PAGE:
Try something new-overcome the fear

 In Anxiety & Nerves, Coaches, Confidence, Healthy Lifestyles, Professional & Olympic Athletes

You’ve done the marathon, triathlon, swimming thing and are thinking that this year you might want to try something a little different. Mm…mountain biking seems like something you could be interested in but it seems intimidating and hard which makes it scary to venture into. How do you get over the fear of trying/starting something new?

What gets in the way

If it sounds like fun why wouldn’t it be something you would want to try? Why wouldn’t you just go for it? Let’s continue to use mountain biking as our example. Some of your reasons for not getting involved might look like this: buying another bike can be expensive, mountain biking isn’t something I can do from my back door, none of my friends are mountain bikers or I am afraid to learn something I haven’t done and do not know anything about. Which one of these reasons for not getting involved is probably holding you back? Dare I say the latter?

Being a beginner

Do you remember starting something new that now you do all the time? How did you feel in that first moment? Butterflies? Increased heart rate? Scared? What do you remember thinking? What am I doing here? I am never going to be able to do this. All of these people are so much better than I am. When you are feeling and thinking these things, what happens? Many times it stops you from proceeding.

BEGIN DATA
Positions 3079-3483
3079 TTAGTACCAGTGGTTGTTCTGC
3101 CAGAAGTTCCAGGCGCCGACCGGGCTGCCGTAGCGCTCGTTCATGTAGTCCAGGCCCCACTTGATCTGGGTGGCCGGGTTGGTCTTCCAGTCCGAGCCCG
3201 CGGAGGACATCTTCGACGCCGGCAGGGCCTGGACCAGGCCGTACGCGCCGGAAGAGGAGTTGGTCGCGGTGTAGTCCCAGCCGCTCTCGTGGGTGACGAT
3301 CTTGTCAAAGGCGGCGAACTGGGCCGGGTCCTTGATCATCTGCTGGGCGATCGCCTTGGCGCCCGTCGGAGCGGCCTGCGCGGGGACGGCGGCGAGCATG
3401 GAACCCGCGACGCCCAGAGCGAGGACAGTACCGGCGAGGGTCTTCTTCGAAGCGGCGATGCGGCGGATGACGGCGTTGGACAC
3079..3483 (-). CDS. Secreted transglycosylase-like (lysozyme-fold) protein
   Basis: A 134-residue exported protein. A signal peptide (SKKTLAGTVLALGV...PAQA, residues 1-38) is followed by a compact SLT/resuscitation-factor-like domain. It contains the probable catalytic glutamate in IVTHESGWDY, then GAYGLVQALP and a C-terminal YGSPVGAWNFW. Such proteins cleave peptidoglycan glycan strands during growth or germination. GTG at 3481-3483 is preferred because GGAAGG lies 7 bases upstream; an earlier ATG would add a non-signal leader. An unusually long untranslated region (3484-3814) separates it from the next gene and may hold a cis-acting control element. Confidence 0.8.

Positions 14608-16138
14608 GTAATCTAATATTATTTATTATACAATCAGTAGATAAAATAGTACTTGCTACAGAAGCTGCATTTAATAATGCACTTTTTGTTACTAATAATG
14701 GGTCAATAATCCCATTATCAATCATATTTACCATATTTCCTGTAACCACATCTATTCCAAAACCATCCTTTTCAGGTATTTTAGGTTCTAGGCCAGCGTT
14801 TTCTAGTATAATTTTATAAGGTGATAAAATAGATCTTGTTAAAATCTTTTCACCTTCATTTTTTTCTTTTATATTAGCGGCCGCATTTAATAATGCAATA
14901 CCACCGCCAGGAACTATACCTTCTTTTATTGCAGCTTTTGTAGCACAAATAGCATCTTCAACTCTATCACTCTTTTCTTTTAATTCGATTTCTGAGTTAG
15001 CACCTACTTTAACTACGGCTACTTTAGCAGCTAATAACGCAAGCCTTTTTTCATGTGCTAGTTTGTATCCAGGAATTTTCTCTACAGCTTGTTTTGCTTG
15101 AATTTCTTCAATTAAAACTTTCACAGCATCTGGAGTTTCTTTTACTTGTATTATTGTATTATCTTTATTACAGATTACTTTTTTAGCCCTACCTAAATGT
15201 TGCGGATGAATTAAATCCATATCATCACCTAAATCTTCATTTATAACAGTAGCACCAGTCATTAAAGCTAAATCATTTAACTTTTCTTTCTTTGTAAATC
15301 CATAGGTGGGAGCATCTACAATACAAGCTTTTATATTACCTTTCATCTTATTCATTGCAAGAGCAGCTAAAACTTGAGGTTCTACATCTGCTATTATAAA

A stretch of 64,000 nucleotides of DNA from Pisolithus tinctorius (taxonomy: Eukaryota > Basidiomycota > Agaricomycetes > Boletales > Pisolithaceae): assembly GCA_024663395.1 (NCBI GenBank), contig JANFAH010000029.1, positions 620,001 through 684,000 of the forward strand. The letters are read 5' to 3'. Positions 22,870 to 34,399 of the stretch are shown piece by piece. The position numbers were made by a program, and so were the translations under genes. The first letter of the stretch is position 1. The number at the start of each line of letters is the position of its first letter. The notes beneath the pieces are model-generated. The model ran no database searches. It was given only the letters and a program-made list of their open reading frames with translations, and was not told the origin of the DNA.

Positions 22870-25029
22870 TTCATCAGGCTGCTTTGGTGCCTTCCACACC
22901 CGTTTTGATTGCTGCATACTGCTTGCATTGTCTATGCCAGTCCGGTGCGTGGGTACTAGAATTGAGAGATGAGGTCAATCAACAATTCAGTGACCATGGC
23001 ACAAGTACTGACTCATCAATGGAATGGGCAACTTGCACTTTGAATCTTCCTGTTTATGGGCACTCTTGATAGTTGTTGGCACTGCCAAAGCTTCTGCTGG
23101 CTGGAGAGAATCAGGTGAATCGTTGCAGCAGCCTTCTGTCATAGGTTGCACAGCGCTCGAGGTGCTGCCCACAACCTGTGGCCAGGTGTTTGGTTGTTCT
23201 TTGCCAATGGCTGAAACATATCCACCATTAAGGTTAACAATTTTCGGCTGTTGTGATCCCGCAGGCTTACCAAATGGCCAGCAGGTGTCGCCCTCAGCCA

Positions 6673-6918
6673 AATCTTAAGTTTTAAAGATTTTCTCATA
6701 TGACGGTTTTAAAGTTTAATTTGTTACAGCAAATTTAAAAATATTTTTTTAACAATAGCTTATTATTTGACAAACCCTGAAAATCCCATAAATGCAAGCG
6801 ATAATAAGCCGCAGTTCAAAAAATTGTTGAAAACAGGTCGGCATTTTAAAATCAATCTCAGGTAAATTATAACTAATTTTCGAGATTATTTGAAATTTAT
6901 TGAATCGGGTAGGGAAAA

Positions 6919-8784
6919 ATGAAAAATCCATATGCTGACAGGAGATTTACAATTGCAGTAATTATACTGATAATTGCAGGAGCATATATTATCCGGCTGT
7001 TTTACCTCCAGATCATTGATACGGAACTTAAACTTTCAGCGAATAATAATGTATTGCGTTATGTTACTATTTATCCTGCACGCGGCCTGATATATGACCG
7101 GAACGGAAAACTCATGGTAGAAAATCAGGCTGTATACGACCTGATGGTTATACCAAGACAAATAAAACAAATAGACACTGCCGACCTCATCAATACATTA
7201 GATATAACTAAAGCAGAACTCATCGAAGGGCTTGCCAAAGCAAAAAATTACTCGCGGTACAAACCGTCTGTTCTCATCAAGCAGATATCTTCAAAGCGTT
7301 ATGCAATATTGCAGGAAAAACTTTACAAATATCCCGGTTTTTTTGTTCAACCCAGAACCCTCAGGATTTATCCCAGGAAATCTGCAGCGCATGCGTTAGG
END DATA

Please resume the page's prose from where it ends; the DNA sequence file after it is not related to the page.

How did you handle this past situation so that you overcame your fears enough to incorporate it into your life? How did you get through that first time of it being hard and wanting to stop? How did you overcome that to get where you are today? Your friends or family my have been the impetus. Maybe you got a great deal on equipment. Maybe you didn’t have a choice. But, it may have been that instead of worrying about not being able to do it, you went at it just wanting to have fun and find some enjoyment in it (which is really the reason anyone should want to do anything). Sometimes how you’ve handled past similar situations gives you a good base for what you are dealing with now.

Worst case scenario

It’s funny that so many times we go into situations thinking the worst when in actuality how many times does the worst really happen? Instead, you’ve wasted a ton of energy that you could have put into learning the skill or being in a more positive space. Being negative and putting yourself down not only decreased the energy you have to go forward but de-motivates you to the point of never wanting to participate again.

Self fulfilling prophecy

Self fulfilling prophecy holds a lot of truth. Most of what you think is going to happen does happen. If you are thinking that you can’t do something you probably won’t be able to, but if you think you can do something, although it will take some time and patience to learn, you will be able to do it. One key here is that you might not be able to do it ‘perfectly’ but you can still enjoy and have fun with something even though it doesn’t happen as ‘perfectly’ as you might have wanted.

Example